Does Silver Diamine Fluoride permanently stain teeth?

October 06, 2022

Does Silver Diamine Fluoride permanently stain teeth?
Does Silver Diamine Fluoride permanently stain teeth?

Dental caries is the most prevalent oral condition globally. It occurs when the microbes release their acidic secretions facilitated by sugar consumption that leads to weakening of the tooth structure and subsequently rendering it prone to decay. Presence of systemic conditions can make the teeth even more vulnerable to caries. Owing to the multifactorial cause of caries and its global prevalence, dental researchers and practitioners have come up with a plethora of treatment modalities for tooth decay.


Ways to treat dental caries


Treatment options can focus on either elimination of the decayed structure and restoring it with biocompatible dental cements, remineralization of the tooth structure or stopping the spread of the dental decay. Advancing technologies has led to treatment options focus on minimal invasiveness with maximal efficacy. One such treatment modality the focuses on the cessation of the progression of dental caries is done with the help of Silver Diamine Fluoride (SDF).


What is SDF (Silver Diamine Fluoride)?


Back in the 19th century, silver nitrate was used to halt the caries progress. However, its efficacy and safety concerns led to its decline and was eventually discontinued in the 1950s. Later, in the late 1960s, silver came back as a therapeutic agent for the cessation of caries in the form of SDF in Japan. It took a lot of experimental studies to deem SDF fit for caries progression. Its use is now particularly focused in primary or deciduous teeth.


SDF is a colourless, odourless solution containing enormous fluoride concentration (38% ; 44,800 ppm). As the name suggests, the solution contains silver and fluoride bonded with ammonia chains. Silver works by breaking the cell wall of the pathogenic microbes and thereby disrupting their activity. These killed bacteria further contribute by killing those living bacteria that come in contact with it (zombie effect).


The inhibition of the carious process occurs when SDF works on a tissue called collagen present in the dentin. During the carious process, the collagen's degradation by certain enzymes and proteins leads to further degradation of tooth structure. SDF works by inhibiting the effect of these enzymes and proteins.


Silver ions also help in decreasing tooth sensitivity. The weakened tooth structure can be strengthened again with fluoride present in SDF.


SDF has been immensely successful in arresting the spread of caries. The chairside time for the procedure does not exceed 15 minutes and patients also get a painless treatment. Only a drop of the solution contains 2.24 mg of fluoride that helps in achieving the treatment goals. However, precautions are to be taken when the dentist carries this one drop on to the tooth surface. This is because a drop of SDF can permanently leave a discolored spot on the cloth, can cause irritation if it is dropped on the gingiva and may lead to minor burns on the skin for 48 hours.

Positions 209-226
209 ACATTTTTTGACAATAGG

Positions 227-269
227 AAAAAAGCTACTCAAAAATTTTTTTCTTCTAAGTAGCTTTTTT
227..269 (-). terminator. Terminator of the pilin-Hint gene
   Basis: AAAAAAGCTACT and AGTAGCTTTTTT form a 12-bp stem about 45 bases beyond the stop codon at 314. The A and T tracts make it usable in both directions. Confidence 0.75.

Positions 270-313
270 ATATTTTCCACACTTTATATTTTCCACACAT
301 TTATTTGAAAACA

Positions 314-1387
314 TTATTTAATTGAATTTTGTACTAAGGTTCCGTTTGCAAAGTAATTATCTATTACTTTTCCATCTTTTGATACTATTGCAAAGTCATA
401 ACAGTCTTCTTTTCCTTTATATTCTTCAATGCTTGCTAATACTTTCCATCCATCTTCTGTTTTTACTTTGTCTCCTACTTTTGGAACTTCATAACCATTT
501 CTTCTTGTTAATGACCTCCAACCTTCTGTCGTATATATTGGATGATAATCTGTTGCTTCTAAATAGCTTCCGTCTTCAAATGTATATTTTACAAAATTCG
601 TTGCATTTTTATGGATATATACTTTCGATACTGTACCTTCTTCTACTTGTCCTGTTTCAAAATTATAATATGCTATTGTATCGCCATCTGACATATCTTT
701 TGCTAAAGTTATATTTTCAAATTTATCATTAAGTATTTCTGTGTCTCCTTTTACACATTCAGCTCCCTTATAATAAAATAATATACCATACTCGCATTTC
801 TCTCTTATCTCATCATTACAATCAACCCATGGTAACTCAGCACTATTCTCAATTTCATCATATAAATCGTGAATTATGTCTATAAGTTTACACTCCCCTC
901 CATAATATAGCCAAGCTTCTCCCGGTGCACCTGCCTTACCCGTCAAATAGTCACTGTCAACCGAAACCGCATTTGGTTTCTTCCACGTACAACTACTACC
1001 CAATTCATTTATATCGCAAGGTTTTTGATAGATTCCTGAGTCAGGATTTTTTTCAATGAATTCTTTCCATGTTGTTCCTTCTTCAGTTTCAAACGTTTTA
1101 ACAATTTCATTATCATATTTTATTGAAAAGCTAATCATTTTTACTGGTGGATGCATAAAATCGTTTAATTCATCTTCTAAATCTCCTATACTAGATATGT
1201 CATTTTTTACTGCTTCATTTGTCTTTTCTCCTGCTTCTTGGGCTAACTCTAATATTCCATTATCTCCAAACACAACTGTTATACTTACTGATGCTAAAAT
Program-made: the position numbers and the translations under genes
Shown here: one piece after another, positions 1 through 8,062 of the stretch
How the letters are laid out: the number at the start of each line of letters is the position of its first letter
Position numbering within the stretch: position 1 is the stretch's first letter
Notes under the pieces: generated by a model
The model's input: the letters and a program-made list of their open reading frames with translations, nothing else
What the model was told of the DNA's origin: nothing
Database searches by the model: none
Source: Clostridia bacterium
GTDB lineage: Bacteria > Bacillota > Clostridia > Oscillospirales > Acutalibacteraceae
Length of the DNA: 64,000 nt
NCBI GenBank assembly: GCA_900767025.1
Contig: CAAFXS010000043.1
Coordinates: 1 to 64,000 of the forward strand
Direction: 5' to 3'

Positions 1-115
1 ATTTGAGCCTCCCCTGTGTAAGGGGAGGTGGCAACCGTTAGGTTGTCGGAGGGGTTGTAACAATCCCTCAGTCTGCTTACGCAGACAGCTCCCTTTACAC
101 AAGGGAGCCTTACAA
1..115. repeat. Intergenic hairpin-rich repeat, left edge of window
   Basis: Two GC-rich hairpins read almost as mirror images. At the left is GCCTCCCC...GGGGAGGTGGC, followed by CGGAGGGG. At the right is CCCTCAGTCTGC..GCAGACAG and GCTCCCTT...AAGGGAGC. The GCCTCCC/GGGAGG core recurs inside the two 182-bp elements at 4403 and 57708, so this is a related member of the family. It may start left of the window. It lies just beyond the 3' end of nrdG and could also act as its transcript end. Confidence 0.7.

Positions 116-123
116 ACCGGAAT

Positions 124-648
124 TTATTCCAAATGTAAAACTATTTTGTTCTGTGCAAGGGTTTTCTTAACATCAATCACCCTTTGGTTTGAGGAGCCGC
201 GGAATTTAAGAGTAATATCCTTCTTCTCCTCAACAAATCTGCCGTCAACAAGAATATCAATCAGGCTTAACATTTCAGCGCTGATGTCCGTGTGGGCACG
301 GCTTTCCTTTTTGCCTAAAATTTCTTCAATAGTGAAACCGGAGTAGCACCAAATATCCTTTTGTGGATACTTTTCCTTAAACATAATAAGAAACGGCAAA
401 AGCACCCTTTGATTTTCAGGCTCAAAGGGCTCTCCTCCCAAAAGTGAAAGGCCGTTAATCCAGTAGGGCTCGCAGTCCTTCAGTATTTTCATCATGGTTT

One of the most discomforting outcomes of SDF application is when it leads to a blackish discoloration of the tooth. Parents and mature adult patients are warned beforehand about this. The discoloration occurs because silver ions react with phosphate groups of the carious tooth structure, thereby forming silver phosphate. This compound turns black when exposed to sunlight. The darkest shade is visible after 6 hours of application.


How to reduce discoloration caused by SDF (Silver Diamine Fluoride)?


One of the methods that can reduce the extent of discoloration is application of potassium iodide salt. It has been used from concentrations of 0.7% to 20% in order to reduce the black staining of the tooth. Even though this technique is effective in preventing discoloration caused by SDF, researchers are still divided on some important aspects regarding potassium iodide. Some believe that potassium iodide may inhibit the caries inhibiting effect of SDF. Some others believe that KI does not have a long-term effect.


Following SDF application, the application of tooth-colored cements like resin-modified glass ionomer cement (RMGIC) and composite resin can help in masking the tooth's discoloration. Questions have risen that suggest that KI may interfere the bond between the SDF treated tooth and the applied cement. It is postulated the application of KI may lead to the formation of silver iodide, which may reduce the effectiveness of silver ions that were originally meant to kill microbes.


Even though SDF has a promising mechanism of action with impressive results, the fact that it discolours the tooth might not be acceptable to all patients. Potassium iodide does have potential to reduce this blackish discoloration but the lack of an established clinical protocol for its use leaves dental surgeons perplexed.


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